When you’re dealing with something as important as your brakes, it’s essential to remember that a brake bleed (if you have hydraulic brakes) can do magnificent things for your bike and its performance, not to mention the peace of mind that comes with knowing you’re not going to go flying off the trailside.
If you are running mechanical brakes, replacing worn or rusted wiring can make your bike feel like new again.
A new set of pads can do your bike wonders too!
Frequently Asked Questions
With all these upgrades available, people are definitely going to have questions about the different upgrades and what they could mean for your bike, well don’t worry, cause in this section we’re going to tackle some of the most frequently asked questions regarding bike upgrades and components.
When looking at the most cost-effective upgrades, we have to look at the ones, that either pay themself off in their ability to perform or offer us something that money just simply can’t buy. For these reasons, the most cost-efficient upgrade would be the handlebars, as we can see from the previous section, the usual price you’ll be looking at while buying new handlebars would be anywhere from 40-80 bucks, which makes them reasonably affordable. Along with affordability, this upgrade offers comfortability and security, assuring your bike not only feels good but also keeps you safe. For this reason, the best investment would be a fresh set of handlebars. You can’t put a price on security, and the comfortability is just an added bonus.
This question frankly depends on who you’re asking. Because it is not essential, everyone has their own opinions on it. What I can tell you is that if you can spare 10-20 bucks to keep your chain from dropping, then you’ll be thankful for this gadget later down the road. Especially if you find that you’re having to fix your chain far too often, then this gadget could save you quite a bit of time.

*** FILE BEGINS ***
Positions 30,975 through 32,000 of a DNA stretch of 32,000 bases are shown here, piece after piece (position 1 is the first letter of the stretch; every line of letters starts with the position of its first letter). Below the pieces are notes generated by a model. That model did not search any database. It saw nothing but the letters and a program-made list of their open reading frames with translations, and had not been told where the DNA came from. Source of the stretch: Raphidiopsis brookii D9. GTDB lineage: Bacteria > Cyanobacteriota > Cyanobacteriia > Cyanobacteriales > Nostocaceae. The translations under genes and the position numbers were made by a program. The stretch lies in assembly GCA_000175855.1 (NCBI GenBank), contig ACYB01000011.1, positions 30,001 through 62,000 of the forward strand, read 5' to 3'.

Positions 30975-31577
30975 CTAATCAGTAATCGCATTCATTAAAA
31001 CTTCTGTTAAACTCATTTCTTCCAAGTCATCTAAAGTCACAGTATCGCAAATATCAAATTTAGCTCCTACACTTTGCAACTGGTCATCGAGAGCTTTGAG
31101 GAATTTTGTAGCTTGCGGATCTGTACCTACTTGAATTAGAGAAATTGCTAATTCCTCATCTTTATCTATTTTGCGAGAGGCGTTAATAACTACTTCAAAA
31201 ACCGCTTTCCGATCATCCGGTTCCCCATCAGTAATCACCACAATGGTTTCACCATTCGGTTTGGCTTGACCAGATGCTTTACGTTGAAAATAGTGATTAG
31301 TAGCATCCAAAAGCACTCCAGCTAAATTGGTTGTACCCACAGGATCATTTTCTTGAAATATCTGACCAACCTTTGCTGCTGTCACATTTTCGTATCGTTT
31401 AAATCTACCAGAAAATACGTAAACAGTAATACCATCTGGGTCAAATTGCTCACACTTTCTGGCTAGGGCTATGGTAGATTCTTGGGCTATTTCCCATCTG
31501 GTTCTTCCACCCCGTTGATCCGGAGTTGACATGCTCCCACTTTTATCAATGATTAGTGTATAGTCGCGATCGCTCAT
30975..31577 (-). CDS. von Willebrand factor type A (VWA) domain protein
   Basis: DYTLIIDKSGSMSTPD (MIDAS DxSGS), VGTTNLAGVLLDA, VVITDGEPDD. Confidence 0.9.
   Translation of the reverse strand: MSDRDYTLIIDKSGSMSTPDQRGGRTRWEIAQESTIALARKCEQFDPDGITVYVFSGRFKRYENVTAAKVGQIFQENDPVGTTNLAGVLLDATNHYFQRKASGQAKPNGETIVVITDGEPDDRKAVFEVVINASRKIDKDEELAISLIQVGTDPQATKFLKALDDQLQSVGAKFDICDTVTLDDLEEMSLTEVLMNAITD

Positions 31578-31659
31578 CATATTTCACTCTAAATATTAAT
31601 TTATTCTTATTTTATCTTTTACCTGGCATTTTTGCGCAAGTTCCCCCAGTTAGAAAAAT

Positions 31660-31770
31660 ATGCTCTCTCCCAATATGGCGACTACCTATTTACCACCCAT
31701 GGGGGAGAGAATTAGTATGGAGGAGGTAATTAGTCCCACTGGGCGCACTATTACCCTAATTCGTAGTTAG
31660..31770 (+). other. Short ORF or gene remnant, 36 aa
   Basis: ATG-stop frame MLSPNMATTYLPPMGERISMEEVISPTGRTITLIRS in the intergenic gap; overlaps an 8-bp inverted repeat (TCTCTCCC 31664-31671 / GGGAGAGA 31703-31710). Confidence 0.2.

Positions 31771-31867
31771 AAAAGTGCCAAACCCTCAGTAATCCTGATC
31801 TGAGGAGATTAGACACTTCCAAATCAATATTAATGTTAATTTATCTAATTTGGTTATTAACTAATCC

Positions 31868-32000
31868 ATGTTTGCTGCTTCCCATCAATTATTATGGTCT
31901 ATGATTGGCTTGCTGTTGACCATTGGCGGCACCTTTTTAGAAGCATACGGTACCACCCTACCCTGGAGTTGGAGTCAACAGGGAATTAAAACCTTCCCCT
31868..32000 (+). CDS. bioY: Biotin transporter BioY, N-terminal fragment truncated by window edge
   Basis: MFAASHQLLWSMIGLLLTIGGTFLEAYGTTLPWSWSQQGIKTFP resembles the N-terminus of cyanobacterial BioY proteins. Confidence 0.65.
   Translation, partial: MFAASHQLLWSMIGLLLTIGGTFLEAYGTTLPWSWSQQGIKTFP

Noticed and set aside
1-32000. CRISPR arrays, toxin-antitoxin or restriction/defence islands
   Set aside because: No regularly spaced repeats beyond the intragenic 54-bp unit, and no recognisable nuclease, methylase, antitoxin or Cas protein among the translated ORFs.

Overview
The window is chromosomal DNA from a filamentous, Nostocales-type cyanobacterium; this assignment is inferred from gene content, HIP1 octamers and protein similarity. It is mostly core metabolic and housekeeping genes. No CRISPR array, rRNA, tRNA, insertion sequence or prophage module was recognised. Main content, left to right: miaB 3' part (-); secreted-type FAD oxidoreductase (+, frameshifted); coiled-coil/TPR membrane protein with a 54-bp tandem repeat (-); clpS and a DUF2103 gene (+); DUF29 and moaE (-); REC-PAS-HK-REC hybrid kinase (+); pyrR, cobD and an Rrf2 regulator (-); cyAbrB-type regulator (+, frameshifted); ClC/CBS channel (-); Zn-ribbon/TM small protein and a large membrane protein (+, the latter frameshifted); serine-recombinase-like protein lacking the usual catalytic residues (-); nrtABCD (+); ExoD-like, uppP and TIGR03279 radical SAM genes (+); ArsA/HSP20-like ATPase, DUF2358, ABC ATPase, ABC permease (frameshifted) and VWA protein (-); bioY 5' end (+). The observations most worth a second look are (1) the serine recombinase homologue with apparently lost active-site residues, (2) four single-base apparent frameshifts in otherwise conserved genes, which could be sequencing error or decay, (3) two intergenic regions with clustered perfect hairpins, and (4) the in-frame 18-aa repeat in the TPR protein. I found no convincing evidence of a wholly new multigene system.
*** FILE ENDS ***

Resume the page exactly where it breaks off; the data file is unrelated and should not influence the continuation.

Going tubeless is definitely dependent on your terrain. If you find you’re riding smooth trails most of the time, and that flats don’t really seem to happen to you too often, then you should be good. However, if your terrain is bumpier, with more rocks and possible debris, then you should definitely consider going tubeless. This is especially true if you notice frequent flats due to your terrain. You could find that switching to tubeless could end up saving you some money down the road in avoided flats. It is worth mentioning that it is possible to still get flats while tubeless, but it is far less likely to happen and much better for rougher terrains.
With all of these upgrades listed here, it can seem a bit much. Remember that if you’re looking to upgrade your bike, take your time, and weigh out the possible pros and cons of each upgrade. Every bike is different, and most terrains are too. Don’t be in any rush to “pimp your ride”, as you can always go out for a ride and see how it feels after reading this.
Maybe you notice that the handlebars are too loose, or the tread on your tires might be a bit worn. Whatever it is, make sure to do your research, and find the upgrade that’s the best fit for you and your bike. If all seems well with your bike, then just remember the importance of scheduled maintenance, and keeping your bike’s performance to the best of its ability.